I came home and sat down and as the afternoon progressed into evening I was so sore I could barely move.  I must have used muscles I have not used in years. That night I gave one of the rabbits to some friends at church who have never had rabbit, and the other one…well, Richard moved it down to the big freezer in the basement, and if I don’t remember to cook it fairly soon, it may be a long time before it resurfaces.

Thursday, January 24, 2013

Now. Where did I put that....?

About the middle of the afternoon yesterday, Richard comes in to inform me that a pack rat has built a nest in the fruit cellar. That is how bad it had gotten in there -- so much stuff piled on the floor in front of the shelves that a pack rat could construct itself a nice nest on the floor behind it all. It is has not smelled particularly nice in there for a while because we assume something had eaten poison we had put out and had died. And we now have an idea of what that "thing" might have been. So Richard starts to tear out this nest and discovers the rat had picked up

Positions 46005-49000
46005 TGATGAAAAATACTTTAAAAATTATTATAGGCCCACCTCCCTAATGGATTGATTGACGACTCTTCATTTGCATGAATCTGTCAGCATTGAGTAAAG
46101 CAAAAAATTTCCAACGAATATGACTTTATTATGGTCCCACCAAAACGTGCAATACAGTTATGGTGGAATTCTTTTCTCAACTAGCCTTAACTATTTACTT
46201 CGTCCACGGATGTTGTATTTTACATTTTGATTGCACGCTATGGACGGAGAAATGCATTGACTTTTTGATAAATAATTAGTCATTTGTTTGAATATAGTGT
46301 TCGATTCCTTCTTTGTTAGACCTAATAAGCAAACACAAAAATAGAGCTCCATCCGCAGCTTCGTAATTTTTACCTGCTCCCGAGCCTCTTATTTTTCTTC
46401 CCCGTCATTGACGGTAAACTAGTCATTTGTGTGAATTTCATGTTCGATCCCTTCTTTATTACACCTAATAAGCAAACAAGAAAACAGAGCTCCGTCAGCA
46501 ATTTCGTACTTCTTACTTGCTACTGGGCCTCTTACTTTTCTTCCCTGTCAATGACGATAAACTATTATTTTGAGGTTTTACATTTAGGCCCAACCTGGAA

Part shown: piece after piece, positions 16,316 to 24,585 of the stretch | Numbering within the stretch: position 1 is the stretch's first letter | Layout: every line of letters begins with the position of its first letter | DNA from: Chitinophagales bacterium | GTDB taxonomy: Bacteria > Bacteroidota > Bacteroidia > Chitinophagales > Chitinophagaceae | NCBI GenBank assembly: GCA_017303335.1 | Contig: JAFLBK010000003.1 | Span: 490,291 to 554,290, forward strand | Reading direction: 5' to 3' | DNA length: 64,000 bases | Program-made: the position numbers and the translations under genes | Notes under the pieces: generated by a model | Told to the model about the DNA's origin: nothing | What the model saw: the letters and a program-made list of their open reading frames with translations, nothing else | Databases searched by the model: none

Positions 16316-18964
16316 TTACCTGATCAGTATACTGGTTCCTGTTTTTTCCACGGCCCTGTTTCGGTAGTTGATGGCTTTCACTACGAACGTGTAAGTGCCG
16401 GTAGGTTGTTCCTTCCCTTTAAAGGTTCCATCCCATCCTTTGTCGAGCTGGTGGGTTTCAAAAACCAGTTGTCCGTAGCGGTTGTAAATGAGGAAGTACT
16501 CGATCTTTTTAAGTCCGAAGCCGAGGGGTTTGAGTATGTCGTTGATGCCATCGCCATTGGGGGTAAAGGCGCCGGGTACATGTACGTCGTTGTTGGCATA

• a light bulb,
  • two jersey work gloves, 
  • a red bow for decorating a present, and 
  • some bits of fake Christmas greenery.
He has not finished tearing out the nest so we are not sure what other goodies might be in there...

Miss Molly is obsessed with digging out things 

that live in holes in the ground...

so perhaps we should let her have a go...